For franchise transactions to be correctly recorded in the books, both franchisors and franchisees are required to adhere to a set of regulations and principles that must be followed.
The practice of granting one company (the franchisor) the right to provide another firm (the franchisee) the right to use its name, trademarks, and operational procedures in exchange for a fee is known as franchising. Franchising is a prevalent model for doing business.
This article will cover the foundations of franchise accounting, including how to keep track of important details like the initial purchase price of the franchise, any recurring royalties, and any leases that may be linked with the franchise.
Franchisors as well as franchisees need to have a solid understanding of how franchises are recorded and accounted for in the books. This will allow them to maintain accurate financial records and ensure that they comply with any applicable accounting standards.
This article will explore the perspectives of both the franchisor and the franchisee on franchise accounting to shed light on the nuanced nature of financial reporting in the ever-evolving franchising business. The goal of this essay is to expose the nuanced nature of financial reporting in the franchising industry.
How Is Franchise Recorded In Accounting?
For franchises to be properly accounted for, both the franchisor and franchisee must follow a set of guidelines. Let’s look at the books from both sides to see how franchises are accounted for, Here are More hints:
Initial Franchise Fee
- When a franchisor sells a franchise to a new franchisee, they typically receive an initial franchise fee.
- This fee is recognized as revenue when earned, typically when the franchise agreement is signed, and the franchisor has fulfilled its obligations.
- It is recorded as revenue on the income statement.
Ongoing Royalties and Fees
- Franchisors often charge ongoing royalties, advertising fees, or other periodic payments from franchisees.
- These revenues are recognized as they are earned, typically on a monthly or quarterly basis.
- Ongoing royalties and fees are recorded as revenue on the income statement.
- Franchisors may periodically assess the carrying value of their franchise rights for impairment.
- If the expected future cash flows from the franchise network are less than the carrying value, the franchise rights should be written down.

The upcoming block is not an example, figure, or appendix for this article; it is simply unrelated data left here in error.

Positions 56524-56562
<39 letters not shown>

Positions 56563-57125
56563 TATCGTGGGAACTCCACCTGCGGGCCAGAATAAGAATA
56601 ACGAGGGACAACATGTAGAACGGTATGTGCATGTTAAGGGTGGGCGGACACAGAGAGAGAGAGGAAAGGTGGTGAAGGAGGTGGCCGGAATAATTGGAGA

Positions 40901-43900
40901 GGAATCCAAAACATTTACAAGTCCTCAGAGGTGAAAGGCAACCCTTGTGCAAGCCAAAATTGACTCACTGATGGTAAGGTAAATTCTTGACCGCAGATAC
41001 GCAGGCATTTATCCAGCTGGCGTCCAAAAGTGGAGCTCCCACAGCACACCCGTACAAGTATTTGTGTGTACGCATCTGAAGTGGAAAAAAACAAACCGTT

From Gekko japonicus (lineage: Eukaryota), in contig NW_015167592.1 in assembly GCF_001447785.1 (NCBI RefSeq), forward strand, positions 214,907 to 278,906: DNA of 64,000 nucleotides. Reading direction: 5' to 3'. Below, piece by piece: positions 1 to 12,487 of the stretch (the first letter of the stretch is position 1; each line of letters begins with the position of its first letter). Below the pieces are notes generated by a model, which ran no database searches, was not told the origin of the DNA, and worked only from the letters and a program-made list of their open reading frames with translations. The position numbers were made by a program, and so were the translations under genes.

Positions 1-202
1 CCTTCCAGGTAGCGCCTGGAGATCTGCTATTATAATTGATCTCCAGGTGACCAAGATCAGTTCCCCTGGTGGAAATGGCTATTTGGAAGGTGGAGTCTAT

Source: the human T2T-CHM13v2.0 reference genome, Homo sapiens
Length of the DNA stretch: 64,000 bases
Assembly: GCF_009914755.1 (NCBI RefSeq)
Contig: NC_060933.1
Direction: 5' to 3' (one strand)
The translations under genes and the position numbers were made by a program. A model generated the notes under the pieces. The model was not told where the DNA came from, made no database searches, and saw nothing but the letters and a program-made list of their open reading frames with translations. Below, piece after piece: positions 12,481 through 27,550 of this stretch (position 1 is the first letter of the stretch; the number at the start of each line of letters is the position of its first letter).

- Impairment charges are recorded as expenses on the income statement.
- If the franchisor owns or leases real estate for franchise locations, lease accounting standards (e.g., ASC 842) must be applied.
- Right-of-use assets and lease liabilities are recognized on the balance sheet, impacting both the balance sheet and income statement.
Initial Franchise Fee
- When a franchisee pays the initial franchise fee, it is considered a prepaid expense.
- This fee is amortized over the life of the franchise agreement, usually the shorter of the initial term or any renewals.
- Amortization is recorded as an expense on the income statement.
Royalties and Fees
- Ongoing royalties and fees paid to the franchisor are recognized as expenses when incurred, typically every month.
- These expenses are recorded on the income statement.
- If the franchisee leases property for its franchise location, lease accounting standards (e.g., ASC 842) must be followed.
- Lease liabilities and right-of-use assets are recognized on the balance sheet, affecting both the balance sheet and income statement.
- If a franchisee acquires an existing franchise business, they may need to assess any resulting goodwill.
- Goodwill is recognized and tested for impairment, following relevant accounting standards (e.g., ASC 350).
Franchise Agreement Disclosure:
Financial statements for franchisees often require disclosures related to the terms of the franchise agreement, including commitments and future payments.
The Generally Accepted Accounting Principles (GAAP) and the International Financial Reporting Standards (IFRS), if applicable, are two of the most commonly utilised accounting standards.